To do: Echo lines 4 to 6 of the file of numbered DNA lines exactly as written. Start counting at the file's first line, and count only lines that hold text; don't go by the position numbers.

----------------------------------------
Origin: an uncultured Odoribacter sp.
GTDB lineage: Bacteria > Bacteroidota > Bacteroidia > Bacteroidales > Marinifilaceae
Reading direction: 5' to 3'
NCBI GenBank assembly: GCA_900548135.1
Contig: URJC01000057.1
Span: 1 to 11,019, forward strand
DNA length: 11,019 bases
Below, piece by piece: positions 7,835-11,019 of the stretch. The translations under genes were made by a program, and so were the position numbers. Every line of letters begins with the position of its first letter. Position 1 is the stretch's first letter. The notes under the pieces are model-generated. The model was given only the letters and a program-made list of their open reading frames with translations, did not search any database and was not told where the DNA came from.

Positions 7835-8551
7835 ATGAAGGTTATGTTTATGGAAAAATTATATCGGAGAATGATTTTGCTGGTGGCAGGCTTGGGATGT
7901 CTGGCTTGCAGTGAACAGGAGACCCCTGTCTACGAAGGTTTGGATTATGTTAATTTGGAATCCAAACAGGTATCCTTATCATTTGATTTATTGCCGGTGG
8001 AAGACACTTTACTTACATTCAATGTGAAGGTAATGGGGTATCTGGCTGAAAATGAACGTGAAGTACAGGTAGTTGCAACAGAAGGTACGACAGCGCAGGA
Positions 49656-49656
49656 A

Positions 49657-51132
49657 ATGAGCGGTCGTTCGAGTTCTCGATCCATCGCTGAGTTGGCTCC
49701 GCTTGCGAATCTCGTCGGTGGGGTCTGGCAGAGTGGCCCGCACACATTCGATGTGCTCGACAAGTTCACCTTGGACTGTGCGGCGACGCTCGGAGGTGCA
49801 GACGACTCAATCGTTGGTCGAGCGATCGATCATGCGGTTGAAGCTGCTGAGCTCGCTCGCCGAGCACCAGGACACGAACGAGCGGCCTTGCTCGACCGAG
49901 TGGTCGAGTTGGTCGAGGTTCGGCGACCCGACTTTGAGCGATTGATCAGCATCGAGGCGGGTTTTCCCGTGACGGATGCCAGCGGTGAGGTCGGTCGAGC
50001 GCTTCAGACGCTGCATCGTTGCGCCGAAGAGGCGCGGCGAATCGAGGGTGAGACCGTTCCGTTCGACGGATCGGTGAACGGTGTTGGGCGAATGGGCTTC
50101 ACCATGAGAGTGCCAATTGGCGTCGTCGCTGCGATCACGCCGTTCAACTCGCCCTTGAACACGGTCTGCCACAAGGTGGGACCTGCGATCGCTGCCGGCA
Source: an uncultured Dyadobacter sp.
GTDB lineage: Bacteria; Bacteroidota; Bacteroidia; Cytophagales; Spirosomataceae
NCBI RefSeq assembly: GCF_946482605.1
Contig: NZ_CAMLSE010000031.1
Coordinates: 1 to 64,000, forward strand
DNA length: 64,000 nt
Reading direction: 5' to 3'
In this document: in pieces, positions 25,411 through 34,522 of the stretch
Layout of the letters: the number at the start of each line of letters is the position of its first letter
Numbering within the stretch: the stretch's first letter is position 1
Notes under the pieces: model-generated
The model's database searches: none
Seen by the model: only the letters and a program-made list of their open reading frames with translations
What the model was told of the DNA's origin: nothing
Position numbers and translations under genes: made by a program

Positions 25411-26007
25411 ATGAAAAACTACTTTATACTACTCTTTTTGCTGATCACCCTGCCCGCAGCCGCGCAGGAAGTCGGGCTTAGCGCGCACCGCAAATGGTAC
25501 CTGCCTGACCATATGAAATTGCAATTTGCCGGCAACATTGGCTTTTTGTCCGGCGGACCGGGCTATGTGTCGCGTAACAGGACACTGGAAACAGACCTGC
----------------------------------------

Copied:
NCBI GenBank assembly: GCA_900548135.1
Contig: URJC01000057.1
Span: 1 to 11,019, forward strand